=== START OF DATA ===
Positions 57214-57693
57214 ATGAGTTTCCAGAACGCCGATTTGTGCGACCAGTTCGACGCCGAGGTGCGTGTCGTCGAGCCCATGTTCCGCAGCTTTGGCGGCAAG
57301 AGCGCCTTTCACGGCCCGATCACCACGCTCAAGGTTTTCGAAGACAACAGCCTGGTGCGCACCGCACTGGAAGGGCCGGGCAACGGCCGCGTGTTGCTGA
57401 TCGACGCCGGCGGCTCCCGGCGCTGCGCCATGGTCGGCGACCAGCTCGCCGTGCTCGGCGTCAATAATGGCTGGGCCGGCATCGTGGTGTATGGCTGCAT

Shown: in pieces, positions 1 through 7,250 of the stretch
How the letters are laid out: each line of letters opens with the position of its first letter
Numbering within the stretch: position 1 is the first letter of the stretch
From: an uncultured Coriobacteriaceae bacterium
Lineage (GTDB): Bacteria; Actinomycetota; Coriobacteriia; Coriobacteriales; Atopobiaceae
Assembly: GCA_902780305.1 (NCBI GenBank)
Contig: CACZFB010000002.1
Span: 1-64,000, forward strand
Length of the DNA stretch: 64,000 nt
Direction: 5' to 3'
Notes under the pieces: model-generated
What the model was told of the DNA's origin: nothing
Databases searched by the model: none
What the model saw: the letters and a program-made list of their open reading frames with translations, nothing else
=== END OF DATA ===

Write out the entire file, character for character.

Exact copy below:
Positions 57214-57693
57214 ATGAGTTTCCAGAACGCCGATTTGTGCGACCAGTTCGACGCCGAGGTGCGTGTCGTCGAGCCCATGTTCCGCAGCTTTGGCGGCAAG
57301 AGCGCCTTTCACGGCCCGATCACCACGCTCAAGGTTTTCGAAGACAACAGCCTGGTGCGCACCGCACTGGAAGGGCCGGGCAACGGCCGCGTGTTGCTGA
57401 TCGACGCCGGCGGCTCCCGGCGCTGCGCCATGGTCGGCGACCAGCTCGCCGTGCTCGGCGTCAATAATGGCTGGGCCGGCATCGTGGTGTATGGCTGCAT

Shown: in pieces, positions 1 through 7,250 of the stretch
How the letters are laid out: each line of letters opens with the position of its first letter
Numbering within the stretch: position 1 is the first letter of the stretch
From: an uncultured Coriobacteriaceae bacterium
Lineage (GTDB): Bacteria; Actinomycetota; Coriobacteriia; Coriobacteriales; Atopobiaceae
Assembly: GCA_902780305.1 (NCBI GenBank)
Contig: CACZFB010000002.1
Span: 1-64,000, forward strand
Length of the DNA stretch: 64,000 nt
Direction: 5' to 3'
Notes under the pieces: model-generated
What the model was told of the DNA's origin: nothing
Databases searched by the model: none
What the model saw: the letters and a program-made list of their open reading frames with translations, nothing else